S: Everyone in the menswear world has their own theory about how we got from a place in the 30s — and this is something that Flusser does a very good job of expressing in his books — to our current world of crocs and cargo shorts. What’s your theory?
T: This is where I get curmudgeon-y. Flusser and Boyer are both great writers, but when I read them, they still really have yet to let go and to call what’s been going on, well, what’s been going on. Back in the early 80’s, I read a book called Class, by Paul Fussell. First of all, I liked Fussell’s writing…over the years, I paid attention to his writings. He wrote a really great book on uniforms, where he talked about re-enactors, you know: “Who wants to be a German?” The last I saw him was on a C-SPAN interview, and he had just lost it. He was just a mean old man, and it was a shame, because he was losing where he was — it was sad.
And when I go back and read Class, it’s very funny, there’s a lot of truth in it. He sort of bemoans this decline in quality, this decline in everything…he pointed out in the 80s that, as we have these advances in a lot of things, there’s this rampant stupidity going on. And what’s really worse is that most Americans are happy to be stupid. They don’t want to have to know how to dress, because it’s an effeminate thing…Fussell really talked about this kind of stupidity, and how people are proud of it. I think the years of George W. Bush, where we had this yahoo-ism — and that, by the way, is what I don’t like about Wasp 101. He wears an ascot with a suit…I would never wear one with a suit. I think he’s got it wrong on so many levels. But he’s young! He’s 32…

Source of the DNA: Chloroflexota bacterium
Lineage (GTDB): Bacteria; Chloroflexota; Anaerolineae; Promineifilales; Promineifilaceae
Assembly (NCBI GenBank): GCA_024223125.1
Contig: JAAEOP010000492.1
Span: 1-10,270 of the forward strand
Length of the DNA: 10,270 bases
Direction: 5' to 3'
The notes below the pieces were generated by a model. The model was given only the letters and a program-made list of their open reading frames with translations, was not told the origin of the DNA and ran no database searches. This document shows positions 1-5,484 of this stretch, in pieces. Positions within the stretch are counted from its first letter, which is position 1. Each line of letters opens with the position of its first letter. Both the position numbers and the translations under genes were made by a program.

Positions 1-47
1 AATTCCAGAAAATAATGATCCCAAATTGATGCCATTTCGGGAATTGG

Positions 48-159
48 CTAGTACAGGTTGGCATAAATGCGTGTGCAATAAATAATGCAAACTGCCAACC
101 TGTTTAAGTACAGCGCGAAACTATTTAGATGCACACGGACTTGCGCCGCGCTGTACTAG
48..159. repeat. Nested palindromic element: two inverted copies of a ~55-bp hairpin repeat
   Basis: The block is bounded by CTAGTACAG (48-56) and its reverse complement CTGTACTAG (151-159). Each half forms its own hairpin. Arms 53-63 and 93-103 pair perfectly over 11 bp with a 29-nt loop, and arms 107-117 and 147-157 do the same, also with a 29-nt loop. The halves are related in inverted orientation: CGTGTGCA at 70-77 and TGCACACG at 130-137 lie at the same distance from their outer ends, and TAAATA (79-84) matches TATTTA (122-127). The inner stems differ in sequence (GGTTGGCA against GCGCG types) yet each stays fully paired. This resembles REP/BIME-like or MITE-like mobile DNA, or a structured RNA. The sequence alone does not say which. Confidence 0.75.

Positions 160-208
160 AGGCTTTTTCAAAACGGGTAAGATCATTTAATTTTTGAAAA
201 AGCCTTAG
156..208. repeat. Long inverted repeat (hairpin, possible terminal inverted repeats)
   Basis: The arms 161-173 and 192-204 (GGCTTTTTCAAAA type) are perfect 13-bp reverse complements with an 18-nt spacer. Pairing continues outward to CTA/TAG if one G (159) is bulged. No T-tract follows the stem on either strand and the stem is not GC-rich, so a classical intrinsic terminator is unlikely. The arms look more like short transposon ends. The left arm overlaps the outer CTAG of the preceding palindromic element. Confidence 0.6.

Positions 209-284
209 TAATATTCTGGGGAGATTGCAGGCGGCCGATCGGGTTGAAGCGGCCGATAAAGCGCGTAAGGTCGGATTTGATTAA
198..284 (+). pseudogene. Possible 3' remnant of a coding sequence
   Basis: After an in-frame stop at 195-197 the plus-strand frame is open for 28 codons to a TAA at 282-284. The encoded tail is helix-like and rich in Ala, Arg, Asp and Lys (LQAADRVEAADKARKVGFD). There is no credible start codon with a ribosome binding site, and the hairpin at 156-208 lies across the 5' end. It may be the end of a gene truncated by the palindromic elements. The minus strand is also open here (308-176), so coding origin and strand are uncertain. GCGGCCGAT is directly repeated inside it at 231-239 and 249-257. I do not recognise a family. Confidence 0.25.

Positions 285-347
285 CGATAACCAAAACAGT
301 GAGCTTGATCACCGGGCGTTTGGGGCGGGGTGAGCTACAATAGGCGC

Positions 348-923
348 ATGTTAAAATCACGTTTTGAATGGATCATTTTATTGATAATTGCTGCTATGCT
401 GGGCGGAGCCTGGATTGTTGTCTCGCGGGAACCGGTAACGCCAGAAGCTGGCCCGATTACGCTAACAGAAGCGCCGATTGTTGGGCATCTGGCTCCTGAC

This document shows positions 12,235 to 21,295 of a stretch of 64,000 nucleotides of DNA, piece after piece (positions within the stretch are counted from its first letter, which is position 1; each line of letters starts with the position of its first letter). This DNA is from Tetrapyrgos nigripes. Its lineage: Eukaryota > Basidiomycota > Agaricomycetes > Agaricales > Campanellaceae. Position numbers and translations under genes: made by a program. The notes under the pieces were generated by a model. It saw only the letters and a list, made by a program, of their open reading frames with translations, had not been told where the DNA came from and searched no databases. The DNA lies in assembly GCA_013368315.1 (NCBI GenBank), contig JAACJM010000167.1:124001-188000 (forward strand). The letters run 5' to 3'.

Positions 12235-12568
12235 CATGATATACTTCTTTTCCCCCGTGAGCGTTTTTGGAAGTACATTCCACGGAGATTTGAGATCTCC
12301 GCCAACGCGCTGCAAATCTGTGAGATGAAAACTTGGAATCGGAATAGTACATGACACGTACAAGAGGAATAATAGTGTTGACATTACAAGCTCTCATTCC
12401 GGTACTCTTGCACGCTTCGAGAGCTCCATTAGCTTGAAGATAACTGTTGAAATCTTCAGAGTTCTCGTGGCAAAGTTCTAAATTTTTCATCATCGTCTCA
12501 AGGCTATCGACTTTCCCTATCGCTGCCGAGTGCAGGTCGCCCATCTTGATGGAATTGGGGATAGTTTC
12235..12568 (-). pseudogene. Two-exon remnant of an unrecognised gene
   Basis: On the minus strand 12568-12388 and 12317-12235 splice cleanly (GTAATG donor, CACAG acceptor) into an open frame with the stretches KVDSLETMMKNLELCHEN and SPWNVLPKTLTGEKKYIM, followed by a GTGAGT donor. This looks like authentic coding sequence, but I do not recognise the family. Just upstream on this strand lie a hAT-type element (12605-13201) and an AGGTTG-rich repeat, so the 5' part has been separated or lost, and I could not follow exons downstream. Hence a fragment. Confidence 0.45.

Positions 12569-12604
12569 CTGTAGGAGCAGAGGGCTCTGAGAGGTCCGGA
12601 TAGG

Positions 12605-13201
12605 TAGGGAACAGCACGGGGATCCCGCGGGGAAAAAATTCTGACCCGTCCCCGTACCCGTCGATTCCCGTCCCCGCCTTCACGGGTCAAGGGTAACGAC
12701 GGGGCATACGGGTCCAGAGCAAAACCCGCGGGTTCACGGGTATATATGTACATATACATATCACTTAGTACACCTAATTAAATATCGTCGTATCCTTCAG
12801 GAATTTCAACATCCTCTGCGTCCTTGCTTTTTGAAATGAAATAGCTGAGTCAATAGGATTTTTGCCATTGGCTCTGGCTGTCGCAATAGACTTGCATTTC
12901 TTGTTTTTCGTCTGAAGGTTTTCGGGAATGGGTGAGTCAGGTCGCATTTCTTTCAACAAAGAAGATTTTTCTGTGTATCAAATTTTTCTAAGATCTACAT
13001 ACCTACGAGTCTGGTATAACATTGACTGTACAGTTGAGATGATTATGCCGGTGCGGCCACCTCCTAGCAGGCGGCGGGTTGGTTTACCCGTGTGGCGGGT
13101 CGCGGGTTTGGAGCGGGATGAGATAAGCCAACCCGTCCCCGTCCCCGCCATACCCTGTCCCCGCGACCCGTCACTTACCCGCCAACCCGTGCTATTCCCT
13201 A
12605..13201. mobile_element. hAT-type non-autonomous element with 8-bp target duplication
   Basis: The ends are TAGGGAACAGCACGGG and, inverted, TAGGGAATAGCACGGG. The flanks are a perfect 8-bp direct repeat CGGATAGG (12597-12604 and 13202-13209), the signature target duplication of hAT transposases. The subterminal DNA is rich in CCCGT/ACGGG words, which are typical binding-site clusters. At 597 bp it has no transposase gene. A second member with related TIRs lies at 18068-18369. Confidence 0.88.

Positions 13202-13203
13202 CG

Is it as simple as people not reading? Is it as simple as people closing themselves off to things?…You know, I was interviewed once, and I said, “I think the only reason anyone is reading my blog is because our culture is in such a bad place.” My next-door neighbor when I was 17 years old was the president of an ad agency in New York. He used to tell me these stories, and he would always bitch about the khakis at L.L. Bean. I mean, I don’t want to come across as they guy who says that things were much better in the 80s, because there was a lot of stupidity in the 80s too. But when you go to people’s apartments, I don’t see books anymore. I don’t see bookshelves; I see big-ass televisions…I think “cool” is dangerous. I think cool has become dangerous.
S: Anything else for our intrepid readers?
T: Yeah, I mean, it’s a sad thing. I don’t want to go around making fun of people who wear square-toed Kenneth Cole shoes…It seems to be fashionable now to be an old guy, like the Dos Equis guy. And I remember reading in Esquire about this guy who saw a bunch of old guys out at dinner while his wife chewed him out for something, and he thought, “Man, I’d like to be a 55-year-old single guy.”
I mean, I would never drink Dos Equis, but it’s kind of great getting older! Every day, I shave, I look in the mirror, and I’m pretty bloody happy. I mean, I’m finally getting to do New York they way I wanted to do it the first time.